You are browsing the archive for primary structures.
13 December 2019
A pre-Fall Meeting field trip to the coast of northern California yields rare sights of garnet-bearing blueschist, plus eclogite, some pillow basalts, birds, waves, wind, and a lot of rain.
30 August 2019
The Friday fold is a guest contribution to “Mountain Beltway” from the manager of the AGU Blogosphere, Larry O’Hanlon. It shows apparent crumpling of a few sedimentary layers at the toe of a soft sediment slump at Calafia State Beach in southern California.
20 May 2019
Photoshop is a powerful image editing program. Its “cloning” tool allows the removal of “distracting” data from geological imagery. Examine these four examples and consider the ethical limits of the technique. Is it okay to remove fractures and lichens from an outcrop photo in order to allow novices to focus on the geological content you want them to learn from?
18 March 2019
A virtual field trip to examine some deepwater clastic sediments shed off the first phase of Appalachian mountain building, and deformed in the third phase. It’s a lovely day for a field trip to the late Ordovician!
6 February 2019
We saw last week how glaciation carved out a valley in Scotland called Glen Roy. As the glacier ground into the landscape, it liberated tremendous numbers of sedimentary particles from the bedrock, which is composed of Dalradian metamorphic rocks (mainly porphyroblastic schist in my observation). Then once that now-U-shaped valley had been deglaciated, a new glacier dammed it, making a lake that rose and filled the declivity of Glen Roy, …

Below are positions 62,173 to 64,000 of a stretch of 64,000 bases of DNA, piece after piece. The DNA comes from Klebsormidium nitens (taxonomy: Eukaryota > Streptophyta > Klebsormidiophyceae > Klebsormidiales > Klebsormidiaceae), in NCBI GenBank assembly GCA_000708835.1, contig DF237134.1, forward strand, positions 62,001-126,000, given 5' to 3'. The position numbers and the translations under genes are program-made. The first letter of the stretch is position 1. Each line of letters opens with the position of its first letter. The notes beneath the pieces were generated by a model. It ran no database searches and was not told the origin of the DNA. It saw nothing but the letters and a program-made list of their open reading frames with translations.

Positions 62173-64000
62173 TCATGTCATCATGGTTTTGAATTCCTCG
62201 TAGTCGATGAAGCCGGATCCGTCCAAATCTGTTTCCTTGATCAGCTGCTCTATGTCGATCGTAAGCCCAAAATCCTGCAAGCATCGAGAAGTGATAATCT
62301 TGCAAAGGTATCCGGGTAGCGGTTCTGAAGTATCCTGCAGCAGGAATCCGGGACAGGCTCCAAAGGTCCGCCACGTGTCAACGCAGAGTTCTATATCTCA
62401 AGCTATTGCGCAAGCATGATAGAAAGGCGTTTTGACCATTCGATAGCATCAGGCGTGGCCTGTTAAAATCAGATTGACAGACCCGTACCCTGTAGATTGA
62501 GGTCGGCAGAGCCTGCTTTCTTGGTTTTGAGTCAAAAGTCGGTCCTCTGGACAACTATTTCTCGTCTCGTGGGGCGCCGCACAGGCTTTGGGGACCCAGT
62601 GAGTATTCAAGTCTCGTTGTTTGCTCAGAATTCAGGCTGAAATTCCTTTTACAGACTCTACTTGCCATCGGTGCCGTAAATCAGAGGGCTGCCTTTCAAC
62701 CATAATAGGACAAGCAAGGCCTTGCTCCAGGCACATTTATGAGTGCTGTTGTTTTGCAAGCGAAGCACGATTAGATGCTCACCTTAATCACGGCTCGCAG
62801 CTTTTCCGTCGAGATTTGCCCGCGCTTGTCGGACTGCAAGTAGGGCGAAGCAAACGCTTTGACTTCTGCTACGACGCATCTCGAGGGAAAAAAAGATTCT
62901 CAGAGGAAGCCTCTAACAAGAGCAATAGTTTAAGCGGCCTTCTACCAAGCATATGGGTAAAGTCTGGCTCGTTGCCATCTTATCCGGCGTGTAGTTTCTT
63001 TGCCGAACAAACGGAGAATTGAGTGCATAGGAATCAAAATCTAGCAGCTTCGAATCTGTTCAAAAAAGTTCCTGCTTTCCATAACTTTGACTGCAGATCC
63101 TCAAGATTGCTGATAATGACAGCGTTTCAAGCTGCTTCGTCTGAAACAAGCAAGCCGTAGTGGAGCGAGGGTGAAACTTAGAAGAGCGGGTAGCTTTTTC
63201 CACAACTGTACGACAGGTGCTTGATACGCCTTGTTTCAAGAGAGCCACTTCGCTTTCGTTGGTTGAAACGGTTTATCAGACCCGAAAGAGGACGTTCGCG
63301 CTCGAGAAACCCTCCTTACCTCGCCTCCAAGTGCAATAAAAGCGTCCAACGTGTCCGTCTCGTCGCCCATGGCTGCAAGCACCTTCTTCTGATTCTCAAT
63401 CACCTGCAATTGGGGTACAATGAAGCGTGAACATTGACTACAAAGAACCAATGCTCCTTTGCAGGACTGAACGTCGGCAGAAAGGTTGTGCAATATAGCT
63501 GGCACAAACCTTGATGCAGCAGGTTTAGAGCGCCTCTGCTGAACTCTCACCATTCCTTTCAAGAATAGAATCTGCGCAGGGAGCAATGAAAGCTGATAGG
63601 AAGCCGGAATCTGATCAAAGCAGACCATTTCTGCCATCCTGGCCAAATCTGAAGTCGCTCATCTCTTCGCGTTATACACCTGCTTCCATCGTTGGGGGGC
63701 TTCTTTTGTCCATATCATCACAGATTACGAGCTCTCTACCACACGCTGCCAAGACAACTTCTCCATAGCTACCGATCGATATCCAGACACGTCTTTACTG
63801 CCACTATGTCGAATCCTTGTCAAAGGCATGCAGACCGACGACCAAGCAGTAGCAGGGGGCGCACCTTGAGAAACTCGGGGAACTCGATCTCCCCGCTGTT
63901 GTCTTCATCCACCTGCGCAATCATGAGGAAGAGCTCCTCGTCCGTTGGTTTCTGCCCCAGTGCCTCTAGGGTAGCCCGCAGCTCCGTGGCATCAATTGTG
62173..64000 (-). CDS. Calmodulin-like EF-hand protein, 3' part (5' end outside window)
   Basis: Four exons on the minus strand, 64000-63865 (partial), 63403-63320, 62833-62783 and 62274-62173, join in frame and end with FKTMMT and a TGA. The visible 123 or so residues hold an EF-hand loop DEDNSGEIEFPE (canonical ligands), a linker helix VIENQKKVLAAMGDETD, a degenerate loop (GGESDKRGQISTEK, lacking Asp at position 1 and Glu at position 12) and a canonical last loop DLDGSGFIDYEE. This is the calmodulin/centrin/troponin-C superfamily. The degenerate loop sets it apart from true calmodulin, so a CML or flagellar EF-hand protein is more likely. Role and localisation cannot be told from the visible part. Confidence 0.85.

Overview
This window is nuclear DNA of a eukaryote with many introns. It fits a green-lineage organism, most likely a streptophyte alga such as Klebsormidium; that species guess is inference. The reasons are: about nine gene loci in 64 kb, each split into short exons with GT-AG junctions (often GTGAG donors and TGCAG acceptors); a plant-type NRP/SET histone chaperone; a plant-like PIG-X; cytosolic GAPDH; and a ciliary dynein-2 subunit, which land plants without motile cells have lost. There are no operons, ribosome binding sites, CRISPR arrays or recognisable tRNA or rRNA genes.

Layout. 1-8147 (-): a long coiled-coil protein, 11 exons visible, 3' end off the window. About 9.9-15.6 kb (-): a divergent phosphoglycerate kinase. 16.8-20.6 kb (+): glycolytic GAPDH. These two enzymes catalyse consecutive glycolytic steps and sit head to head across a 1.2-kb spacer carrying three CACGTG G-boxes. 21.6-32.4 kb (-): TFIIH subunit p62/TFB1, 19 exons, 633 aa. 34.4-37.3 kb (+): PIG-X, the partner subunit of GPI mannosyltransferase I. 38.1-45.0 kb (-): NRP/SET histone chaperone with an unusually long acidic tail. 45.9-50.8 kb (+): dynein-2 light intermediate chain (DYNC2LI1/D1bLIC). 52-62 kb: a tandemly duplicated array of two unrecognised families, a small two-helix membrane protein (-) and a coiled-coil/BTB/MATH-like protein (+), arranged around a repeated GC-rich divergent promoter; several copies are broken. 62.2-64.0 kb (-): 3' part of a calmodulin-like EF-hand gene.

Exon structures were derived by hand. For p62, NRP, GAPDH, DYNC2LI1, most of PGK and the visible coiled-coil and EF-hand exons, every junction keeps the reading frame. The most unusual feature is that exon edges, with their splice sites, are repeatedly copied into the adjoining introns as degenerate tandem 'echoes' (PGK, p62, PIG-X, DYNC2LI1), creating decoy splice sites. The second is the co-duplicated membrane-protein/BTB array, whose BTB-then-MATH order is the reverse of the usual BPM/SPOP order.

8 January 2019
Dozens of delectable geological images from the Galapagos Islands, showing fluid basalt flows and violent pyroclastic deposits along with many primary volcanic features (and a bit of sedimentology thrown in for good measure).
15 July 2018
A virtual field trip to the deformed quartzites and metaconglomerates of Chickie’s Rock and Sam Lewis State Park in Lancaster County, Pennsylvania.
5 June 2018
Cross-bedding isn’t just for modern sedimentary deposits; you can find it in truly ancient ash deposits too! Let’s head to South Africa and take a look.
7 May 2018
A visual challenge via Twitter to determine stratigraphic younging direction ends with equivocal results. So let’s use GIGAmacro imagery to school your sedimentological students on how three primary sedimentary structures look different right-side-up versus up-side-down.
10 April 2018
Roadcuts in Kentucky show Ordovician limestones of two distinct types, replete with fossils and primary sedimentary structures, and juxtaposed by a fault, one strand in the Kentucky River Fault System.